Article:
Ryan Braun faces media for first time since suspension

For the first time since serving a 65-game suspension for his involvement in the Biogenesis scandal, Ryan Braun showed up in Milwaukee and talked face-to-face with reporters.

Braun was in town as part of a Brewers Charities food drive for the Hunger Task Force, helping take donations next to Miller Park. After the event, Braun spoke to the media. WSSP 1250 in Milwaukee has the 13-minute audio clip online, while the Milwaukee Journal-Sentinel has a full transcript.

Braun was asked some tough questions — point blank, why did you lie? What do you have to say to kids who looked up to you? Was using PEDs the biggest sin, or was lying about the use worse? But for the most part, Braun once again stuck to vague, well-rehearsed apologies and declined to get into specifics.

In fact, Braun used the phrase "not getting into specifics" or some variation eight times, and referred back to the written statement he issued in August when he was asked why he lied:

"Obviously I’ve been through a lot and as I expressed in my statement that I felt was pretty lengthy and specific, I got into a lot of details at that point. I’m not really going to go into any further details. I’m deeply remorseful about what happened. I wish I had the ability to go back and change things and do things a lot differently, but unfortunately I can’t do that. All I can do is move on and try to do everything in my power to earn back peoples’ trust and respect and support. I don’t anticipate being able to earn back everybody’s support, but I certainly intend to do everything in my power to do that and I won’t stop trying."

On his biggest regret:

"Obviously the whole thing is a huge regret. It was a huge mistake. I wish that I hadn't done it. I wish I could go back and do a lot of things different. I don't think I could specifically pinpoint one thing that I regret more than anything else, I regret all of it. I wish I could go back and change it but I can't do that."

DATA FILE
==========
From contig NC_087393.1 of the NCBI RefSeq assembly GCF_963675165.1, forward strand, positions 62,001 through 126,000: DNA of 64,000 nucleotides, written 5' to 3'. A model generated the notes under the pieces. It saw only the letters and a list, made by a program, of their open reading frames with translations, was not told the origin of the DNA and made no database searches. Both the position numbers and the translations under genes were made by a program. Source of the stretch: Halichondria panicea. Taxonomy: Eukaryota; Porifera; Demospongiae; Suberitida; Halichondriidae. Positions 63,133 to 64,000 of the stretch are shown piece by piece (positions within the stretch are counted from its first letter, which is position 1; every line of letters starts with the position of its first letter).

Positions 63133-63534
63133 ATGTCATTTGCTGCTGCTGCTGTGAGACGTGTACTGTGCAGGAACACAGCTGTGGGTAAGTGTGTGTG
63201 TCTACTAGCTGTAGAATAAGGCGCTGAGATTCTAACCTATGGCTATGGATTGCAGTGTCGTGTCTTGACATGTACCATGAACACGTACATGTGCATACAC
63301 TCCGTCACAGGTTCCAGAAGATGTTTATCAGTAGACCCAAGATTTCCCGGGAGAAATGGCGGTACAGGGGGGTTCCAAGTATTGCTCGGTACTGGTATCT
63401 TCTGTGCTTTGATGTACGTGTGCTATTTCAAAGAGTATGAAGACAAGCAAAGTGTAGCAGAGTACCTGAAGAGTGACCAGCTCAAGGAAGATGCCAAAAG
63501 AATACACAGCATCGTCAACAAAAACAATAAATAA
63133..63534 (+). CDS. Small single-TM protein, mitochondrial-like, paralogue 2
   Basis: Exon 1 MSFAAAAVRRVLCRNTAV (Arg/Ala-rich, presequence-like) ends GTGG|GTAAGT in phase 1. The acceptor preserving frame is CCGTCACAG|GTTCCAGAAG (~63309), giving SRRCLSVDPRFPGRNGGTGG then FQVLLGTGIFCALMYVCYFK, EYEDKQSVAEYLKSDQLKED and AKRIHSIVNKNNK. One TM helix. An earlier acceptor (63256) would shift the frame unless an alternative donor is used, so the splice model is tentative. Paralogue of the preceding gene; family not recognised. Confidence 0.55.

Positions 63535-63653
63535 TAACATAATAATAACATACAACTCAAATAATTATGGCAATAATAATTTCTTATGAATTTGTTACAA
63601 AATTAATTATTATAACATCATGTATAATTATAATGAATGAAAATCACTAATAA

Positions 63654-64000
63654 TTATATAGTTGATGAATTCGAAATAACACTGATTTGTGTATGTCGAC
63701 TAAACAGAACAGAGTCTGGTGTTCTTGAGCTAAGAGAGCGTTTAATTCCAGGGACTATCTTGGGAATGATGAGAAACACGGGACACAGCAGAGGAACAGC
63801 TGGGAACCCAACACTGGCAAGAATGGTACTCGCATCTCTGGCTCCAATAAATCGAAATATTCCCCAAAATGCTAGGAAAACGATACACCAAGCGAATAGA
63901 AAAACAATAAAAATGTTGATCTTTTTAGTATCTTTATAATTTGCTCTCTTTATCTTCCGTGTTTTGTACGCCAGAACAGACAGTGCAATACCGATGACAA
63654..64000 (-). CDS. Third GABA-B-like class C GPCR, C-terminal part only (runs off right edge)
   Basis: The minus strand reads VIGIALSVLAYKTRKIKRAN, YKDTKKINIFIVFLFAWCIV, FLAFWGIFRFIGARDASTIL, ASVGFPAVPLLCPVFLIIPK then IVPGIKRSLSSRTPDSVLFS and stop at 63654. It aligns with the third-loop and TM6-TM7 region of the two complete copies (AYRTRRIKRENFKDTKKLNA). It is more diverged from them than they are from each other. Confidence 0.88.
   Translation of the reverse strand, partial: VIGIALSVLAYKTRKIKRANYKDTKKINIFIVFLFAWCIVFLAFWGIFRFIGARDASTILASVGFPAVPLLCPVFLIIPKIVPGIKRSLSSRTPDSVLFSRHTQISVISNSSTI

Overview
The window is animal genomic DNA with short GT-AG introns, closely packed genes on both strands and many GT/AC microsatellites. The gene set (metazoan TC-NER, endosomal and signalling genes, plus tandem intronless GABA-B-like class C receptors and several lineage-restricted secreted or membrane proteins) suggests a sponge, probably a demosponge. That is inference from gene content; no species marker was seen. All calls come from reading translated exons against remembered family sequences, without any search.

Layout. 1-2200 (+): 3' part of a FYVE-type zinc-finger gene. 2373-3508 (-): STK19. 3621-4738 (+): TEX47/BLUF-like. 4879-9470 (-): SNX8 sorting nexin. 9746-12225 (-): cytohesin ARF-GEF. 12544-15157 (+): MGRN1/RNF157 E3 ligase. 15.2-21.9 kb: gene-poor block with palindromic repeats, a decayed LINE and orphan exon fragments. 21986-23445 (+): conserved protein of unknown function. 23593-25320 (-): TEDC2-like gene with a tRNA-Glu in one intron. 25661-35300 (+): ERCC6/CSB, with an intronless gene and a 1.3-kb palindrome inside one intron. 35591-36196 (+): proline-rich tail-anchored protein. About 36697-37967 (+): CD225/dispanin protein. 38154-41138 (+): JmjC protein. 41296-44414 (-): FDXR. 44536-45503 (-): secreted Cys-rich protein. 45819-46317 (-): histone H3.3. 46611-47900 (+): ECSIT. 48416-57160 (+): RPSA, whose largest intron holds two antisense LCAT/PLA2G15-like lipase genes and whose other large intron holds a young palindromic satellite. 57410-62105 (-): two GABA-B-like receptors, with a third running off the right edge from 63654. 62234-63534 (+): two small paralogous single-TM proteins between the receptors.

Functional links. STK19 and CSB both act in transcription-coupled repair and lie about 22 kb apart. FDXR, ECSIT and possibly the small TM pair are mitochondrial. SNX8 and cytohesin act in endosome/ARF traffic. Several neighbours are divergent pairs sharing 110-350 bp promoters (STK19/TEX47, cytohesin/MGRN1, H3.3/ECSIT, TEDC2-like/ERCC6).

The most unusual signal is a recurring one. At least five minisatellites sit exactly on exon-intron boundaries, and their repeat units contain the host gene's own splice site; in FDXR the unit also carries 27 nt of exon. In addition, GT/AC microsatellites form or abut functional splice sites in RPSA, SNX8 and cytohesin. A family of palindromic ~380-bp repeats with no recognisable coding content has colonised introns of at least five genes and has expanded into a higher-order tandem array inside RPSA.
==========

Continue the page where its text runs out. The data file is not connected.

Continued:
When asked about his now-infamous spring training press conference after winning his initial appeal:

"I’m not really, again, going to get into too many specifics. I wish that I hadn’t done the press conference. It was a big mistake. I deeply regret having done it, and a lot of the things that I said that day. But again, all I can do is move forward, and in an effort to do that I’m not going to get into too many specifics. I really don’t think that it does anything too positive or productive for me, the team, the game of baseball or anybody else. And in an effort to move forward, I’m not going to discuss that subject."

Previously, Braun said he wouldn't answer questions because of the ongoing investigation. With his case now closed and suspension served, that (valid) excuse to stay quiet no longer applies, and it appears Braun is moving on to the Mark McGwire Memorial "not going to talk about the past" refrain.

While he may not be scoring many brownie points with the media, he's trying to win fans back…or at least Brewers fans. Aside from today's charity event, he's spent the offseason cold-calling season ticket holders to personally apologize (although if his public statements are any indication, he's probably not offering much insight into what happened in the phone calls, either).

He and the Brewers are trying to clean up the PR mess of a lifetime, and while public displays of goodwill may help soften his image, he's still largely toxic. He won't be featured on any bobblehead days this season, his image won't be splashed on media guides and ticket packages, and there probably won't be a huge All-Star campaign centered around him this upcoming summer.

As for his on-field contributions, Braun was asked if he thinks he'll be able to put up the same kind of numbers he did before the suspension. His answer?

"Yeah, I think I will be better. I should be better."

For his sake, he'll need to be. His play is probably the biggest thing he can do to win the people of Milwaukee back (and let's face it, winning people outside of Wisconsin back at this point is probably a lost cause). If he continues to put up All-Star numbers, fans will slowly warm to him. If he struggles, he'll only face more questions, and a response of "I don't want to talk about it" won't cut it.

Jaymes Langrehr

About Jaymes Langrehr

Jaymes grew up in Wisconsin, and still lives there because no matter how much he complains about it, deep down he must like the miserable winters. He also contributes to Brewers blog Disciples of Uecker when he isn't too busy trying to be funny on Twitter.